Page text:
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The Texan Scouts Joseph A. Altsheler

For Freedom's Sake

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"We had an idea that we would go to San Antonio," said Crockett, "but I'm never above changin' my opinion. If you think it better to go somewhere else, an' can prove it, why me an' Betsy an' the whole crowd are ready to go there instead."

"What would you say?" asked the Panther, "if we told you that Santa Anna an' 7,000 men were on the Rio Grande ready to march on San Antonio?"

"If you said it, I'd say it was true. I'd also say that it was a thing the Texans had better consider. If I was usin' adjectives I'd call it alarmin'."

"An' what would you say if I told you there wasn't a hundred Texan soldiers in San Antonio to meet them seven thousand Mexicans comin' under Santa Anna?"

"If you told me that I'd say it was true. I'd say also, if I was usin' adjectives, that it was powerful alarmin'. For Heaven's sake, Mr. Panther, the state of affairs ain't so bad as that, is it?"

"It certainly is," replied the Panther. "Ned Fulton here was all through their camp last night. He can talk Mexican an' Spanish like lightnin' an' he makes up wonderful--an' he saw their whole army. He saw old Santa Anna, too, an' fifty or a hundred generals, all covered with gold lace. If we don't get a lot of fightin' men together an' get 'em quick, Texas will be swept clean by that Mexican army same as if a field had been crossed by millions of locusts."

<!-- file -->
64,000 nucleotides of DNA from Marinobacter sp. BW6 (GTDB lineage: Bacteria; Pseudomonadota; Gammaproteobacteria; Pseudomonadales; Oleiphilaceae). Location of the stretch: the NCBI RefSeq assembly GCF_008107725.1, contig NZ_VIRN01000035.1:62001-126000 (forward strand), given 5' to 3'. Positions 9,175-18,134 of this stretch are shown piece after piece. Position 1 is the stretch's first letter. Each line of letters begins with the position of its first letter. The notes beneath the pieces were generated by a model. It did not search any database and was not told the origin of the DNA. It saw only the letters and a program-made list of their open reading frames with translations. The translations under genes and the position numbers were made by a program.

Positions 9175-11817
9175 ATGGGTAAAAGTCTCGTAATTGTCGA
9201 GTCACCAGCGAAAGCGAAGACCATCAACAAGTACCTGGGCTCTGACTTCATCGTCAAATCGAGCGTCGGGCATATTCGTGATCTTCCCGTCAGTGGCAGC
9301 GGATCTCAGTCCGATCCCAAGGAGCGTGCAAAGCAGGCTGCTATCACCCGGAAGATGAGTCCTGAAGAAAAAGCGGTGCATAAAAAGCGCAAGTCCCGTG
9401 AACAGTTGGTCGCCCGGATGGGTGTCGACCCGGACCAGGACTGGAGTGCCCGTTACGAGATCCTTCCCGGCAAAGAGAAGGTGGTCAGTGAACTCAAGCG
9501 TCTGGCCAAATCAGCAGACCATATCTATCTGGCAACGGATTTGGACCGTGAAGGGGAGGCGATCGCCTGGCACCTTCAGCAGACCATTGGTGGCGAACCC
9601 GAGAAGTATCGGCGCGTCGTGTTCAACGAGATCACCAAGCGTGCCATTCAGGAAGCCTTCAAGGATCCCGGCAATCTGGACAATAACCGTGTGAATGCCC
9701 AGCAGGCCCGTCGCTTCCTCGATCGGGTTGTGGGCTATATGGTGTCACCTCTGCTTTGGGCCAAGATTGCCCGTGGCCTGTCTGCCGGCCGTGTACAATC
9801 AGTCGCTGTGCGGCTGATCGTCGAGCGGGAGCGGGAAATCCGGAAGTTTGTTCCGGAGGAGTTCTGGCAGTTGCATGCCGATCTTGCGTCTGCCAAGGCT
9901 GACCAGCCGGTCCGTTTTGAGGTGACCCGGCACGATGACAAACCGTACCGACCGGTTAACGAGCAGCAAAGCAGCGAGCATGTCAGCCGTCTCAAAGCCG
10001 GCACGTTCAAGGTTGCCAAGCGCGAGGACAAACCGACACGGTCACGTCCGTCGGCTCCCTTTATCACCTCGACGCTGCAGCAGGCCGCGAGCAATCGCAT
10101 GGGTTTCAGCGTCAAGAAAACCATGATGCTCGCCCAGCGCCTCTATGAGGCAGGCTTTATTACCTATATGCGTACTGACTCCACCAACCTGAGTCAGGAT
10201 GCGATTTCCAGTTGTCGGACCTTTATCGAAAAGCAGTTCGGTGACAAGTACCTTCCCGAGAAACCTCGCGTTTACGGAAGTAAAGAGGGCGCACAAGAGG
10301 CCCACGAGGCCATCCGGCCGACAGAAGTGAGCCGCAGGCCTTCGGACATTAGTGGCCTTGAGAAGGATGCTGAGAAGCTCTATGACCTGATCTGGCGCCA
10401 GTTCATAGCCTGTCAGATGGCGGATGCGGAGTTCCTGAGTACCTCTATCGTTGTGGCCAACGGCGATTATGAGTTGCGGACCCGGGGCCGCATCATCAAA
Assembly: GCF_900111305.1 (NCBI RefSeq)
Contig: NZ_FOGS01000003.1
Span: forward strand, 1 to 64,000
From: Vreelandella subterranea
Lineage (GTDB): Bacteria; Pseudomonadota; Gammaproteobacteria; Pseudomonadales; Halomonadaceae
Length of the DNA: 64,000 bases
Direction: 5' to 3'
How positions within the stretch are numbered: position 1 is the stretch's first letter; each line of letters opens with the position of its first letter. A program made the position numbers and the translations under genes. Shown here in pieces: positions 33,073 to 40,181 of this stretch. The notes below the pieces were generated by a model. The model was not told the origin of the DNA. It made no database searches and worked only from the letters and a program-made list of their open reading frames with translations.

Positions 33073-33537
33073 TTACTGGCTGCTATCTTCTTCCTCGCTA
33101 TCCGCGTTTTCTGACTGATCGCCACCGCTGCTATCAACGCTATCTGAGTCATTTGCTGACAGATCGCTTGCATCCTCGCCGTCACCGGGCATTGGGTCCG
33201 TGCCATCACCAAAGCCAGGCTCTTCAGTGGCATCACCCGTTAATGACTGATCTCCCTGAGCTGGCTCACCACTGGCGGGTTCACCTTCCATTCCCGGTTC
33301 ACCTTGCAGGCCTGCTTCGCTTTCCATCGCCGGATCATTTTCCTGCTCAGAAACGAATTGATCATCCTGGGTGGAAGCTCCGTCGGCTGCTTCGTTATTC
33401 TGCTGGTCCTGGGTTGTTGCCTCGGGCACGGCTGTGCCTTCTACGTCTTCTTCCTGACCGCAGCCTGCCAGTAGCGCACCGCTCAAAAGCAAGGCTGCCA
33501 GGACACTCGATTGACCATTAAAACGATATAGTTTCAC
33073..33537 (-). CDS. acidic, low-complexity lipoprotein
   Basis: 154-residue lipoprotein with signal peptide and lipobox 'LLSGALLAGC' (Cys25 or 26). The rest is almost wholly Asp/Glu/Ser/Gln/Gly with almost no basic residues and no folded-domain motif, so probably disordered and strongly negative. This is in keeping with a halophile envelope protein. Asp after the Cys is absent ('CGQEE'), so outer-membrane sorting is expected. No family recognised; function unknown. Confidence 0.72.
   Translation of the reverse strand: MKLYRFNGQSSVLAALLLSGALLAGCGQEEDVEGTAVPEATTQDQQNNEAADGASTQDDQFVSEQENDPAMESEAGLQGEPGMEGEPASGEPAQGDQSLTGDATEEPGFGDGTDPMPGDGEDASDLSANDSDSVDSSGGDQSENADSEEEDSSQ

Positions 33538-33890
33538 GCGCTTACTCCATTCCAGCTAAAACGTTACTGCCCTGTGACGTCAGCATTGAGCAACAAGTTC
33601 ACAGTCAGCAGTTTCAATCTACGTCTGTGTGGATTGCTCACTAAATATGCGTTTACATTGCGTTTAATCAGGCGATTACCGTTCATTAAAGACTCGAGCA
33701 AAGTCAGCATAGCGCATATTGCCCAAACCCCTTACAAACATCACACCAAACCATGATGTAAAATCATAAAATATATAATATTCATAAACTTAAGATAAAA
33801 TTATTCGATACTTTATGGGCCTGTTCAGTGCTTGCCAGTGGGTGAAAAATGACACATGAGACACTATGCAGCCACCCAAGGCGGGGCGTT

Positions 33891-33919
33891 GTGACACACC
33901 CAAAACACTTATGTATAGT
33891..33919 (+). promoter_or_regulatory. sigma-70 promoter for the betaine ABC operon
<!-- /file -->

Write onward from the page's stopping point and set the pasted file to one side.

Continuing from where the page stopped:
It was obvious that Crockett was impressed deeply by these blunt statements.

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"What do you wish us to do?" he asked the Panther.

"You an' your friends come with us. We've got some good men at a cabin in the woods that we can reach to-night. We'll join with them, raise as many more as we can, spread the alarm everywhere, an' do everything possible for the defence of San Antonio."

"A good plan, Mr. Panther," said Crocket. "You lead the way to this cabin of yours, an' remember that we're servin' under you for the time bein'."

The Panther rode on without another word and the party, now raised from three to sixteen, followed. Crockett fell in by the side of Ned, and soon showed that he was not averse to talking.

"A good country," he said, nodding at the landscape, "but it ain't like Tennessee. It would take me a long time to git used to the lack of hills an' runnin' water an' trees which just cover the state of Tennessee."

"We have them here, too," replied Ned, "though I'll admit they're scattered. But it's a grand country to fight for."

"An' as I see it we'll have a grand lot of fightin' to do," said Davy Crockett.

They continued at good speed until twilight, when they rested their horses and ate of the food that they carried. The night promised to be cold but clear, and the crisp air quickened their blood.

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The Texan Scouts
Joseph A. Altsheler

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